Valley Dream Farm found that lettuce grown with two row covers was 1/3 larger than that grown with one row cover. Lettuce grown with no row covers had no growth. They also found that spinach grown without hoops was similar to baby spinach: shorter, thinner, and less appealing. The number of covers did not matter. In the trials without support hoops, all test areas had similar weights of about 6.5 pounds, while spinach grown with hoops had approximately 2 pounds of additional weight and was of higher quality.

Valley Dream Farm plans to use these results to grow their next winter crops.

[download full farmer report]

 

5.  Walker Farm: Row Cover Height

Walker Farm examined the height of row covers over greens. Winter growers know that high tunnels hold more volume of air to the tunnel skin and are thus more resistant to heat loss and temperature changes. Does this hold true for row covers within the hoop-house? Walker Farm used various heights of row covers to determine how increasing the volume of air under row covers influenced the temperature. They compared three heights of row cover: 1) directly on the crop, 2) with hoops one foot above the crop, and 3) with hoops two feet above the crop.

Results showed that while temperatures varied from relatively mild in January to moderately cold in February, the differences among the various heights remained fairly constant.  The two-foot high cover consistently provided warmer temperatures during the night.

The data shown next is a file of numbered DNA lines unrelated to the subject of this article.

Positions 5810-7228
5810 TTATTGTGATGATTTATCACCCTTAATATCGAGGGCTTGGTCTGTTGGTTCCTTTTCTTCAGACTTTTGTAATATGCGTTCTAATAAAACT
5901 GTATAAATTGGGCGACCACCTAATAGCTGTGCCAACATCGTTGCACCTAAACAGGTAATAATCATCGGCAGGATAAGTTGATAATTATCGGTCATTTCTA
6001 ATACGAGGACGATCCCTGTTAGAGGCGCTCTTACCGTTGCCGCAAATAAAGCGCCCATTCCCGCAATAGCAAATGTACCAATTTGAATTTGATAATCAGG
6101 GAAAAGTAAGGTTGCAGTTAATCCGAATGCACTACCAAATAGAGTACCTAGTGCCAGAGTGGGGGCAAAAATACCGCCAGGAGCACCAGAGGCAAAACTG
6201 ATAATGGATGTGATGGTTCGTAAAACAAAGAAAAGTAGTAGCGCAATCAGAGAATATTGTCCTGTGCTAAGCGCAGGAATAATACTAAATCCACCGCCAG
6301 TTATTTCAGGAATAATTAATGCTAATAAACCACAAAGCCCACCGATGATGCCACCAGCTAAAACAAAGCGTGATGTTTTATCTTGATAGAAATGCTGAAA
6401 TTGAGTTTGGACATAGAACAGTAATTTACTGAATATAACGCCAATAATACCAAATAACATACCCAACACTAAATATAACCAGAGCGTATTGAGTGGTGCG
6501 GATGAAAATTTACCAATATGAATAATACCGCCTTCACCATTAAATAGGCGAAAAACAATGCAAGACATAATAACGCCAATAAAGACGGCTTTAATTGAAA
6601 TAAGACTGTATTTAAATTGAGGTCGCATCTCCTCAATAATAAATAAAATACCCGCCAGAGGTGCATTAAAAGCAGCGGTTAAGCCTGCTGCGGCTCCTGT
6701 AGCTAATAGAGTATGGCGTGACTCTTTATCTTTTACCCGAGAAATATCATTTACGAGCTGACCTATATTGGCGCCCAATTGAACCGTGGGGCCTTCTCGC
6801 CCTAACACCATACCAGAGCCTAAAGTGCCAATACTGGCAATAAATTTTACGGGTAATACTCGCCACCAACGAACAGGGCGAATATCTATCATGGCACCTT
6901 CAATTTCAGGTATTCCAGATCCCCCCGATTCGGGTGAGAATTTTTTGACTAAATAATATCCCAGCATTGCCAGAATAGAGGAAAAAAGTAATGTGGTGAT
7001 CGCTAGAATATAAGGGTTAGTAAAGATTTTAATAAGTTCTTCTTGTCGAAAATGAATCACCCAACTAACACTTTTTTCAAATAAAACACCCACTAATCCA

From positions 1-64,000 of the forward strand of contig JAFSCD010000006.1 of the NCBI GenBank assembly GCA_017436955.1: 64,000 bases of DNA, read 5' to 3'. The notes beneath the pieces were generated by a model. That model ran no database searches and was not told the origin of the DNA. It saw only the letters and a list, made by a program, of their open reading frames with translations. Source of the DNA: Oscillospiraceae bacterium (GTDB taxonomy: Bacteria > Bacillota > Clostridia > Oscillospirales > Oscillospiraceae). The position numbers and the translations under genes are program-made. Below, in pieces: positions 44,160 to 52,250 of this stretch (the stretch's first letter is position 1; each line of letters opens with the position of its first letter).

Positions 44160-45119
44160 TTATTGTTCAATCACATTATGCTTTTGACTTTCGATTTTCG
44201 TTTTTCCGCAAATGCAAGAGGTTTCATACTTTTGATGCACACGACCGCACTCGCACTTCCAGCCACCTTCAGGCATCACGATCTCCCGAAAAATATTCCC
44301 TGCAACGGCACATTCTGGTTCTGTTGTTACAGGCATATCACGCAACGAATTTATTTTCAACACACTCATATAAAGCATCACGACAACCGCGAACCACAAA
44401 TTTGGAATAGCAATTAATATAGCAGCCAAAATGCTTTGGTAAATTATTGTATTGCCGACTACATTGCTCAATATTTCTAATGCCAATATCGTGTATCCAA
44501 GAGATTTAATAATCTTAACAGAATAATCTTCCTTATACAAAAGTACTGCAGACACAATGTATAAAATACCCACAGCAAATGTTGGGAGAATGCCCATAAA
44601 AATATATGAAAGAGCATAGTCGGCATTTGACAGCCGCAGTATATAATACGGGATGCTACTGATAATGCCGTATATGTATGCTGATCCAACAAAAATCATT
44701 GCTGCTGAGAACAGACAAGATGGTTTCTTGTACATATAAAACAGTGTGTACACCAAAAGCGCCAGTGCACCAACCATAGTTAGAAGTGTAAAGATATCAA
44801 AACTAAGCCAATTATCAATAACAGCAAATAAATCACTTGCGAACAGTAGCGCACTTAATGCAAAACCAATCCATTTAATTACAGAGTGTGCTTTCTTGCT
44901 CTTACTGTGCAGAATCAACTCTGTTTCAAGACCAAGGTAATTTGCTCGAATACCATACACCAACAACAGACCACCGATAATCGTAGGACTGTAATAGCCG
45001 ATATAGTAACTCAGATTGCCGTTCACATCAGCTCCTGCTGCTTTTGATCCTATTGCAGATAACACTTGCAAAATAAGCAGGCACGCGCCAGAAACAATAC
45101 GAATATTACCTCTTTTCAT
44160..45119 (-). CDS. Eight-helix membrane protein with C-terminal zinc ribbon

A second important management task they learned from their observation was the importance of taking off all the row covers each sunny morning to allow the crop direct light. While temperature is important for growth and protection, light is at a premium from mid-December to mid-February and management of the covers for optimum growth is essential.  

Walker Farm will continue to grow winter greens; they would like to develop an easy and convenient method to cover and uncover the crops with the two-foot high row covers.

[download full farmer report]

 

Winter Storage

Three farmers conducted research on best crop storage practices, summarized below:

 

1. Jericho Settlers Farm: Winter Carrot Storage to Maintain Quality and Minimize Staining

Jericho Settlers Farm wanted to determine the best storage system to produce high quality carrots. They evaluated 4-pound bags of harvested Napoli carrots under four different treatments: 1) washed, bagged in perforated plastic bags and put into cold storage; 2) cold storage unwashed for one week, and then washed and put back into cold storage (delayed washing while stored under high humidity); 3) barn storage for one week and then washed and put into storage (delayed washing while stored under low humidity); and 4) stored unwashed and washed just before evaluation.  Half the carrots were evaluated in February and half in April for staining, flavor with a Brix meter, and crunchiness.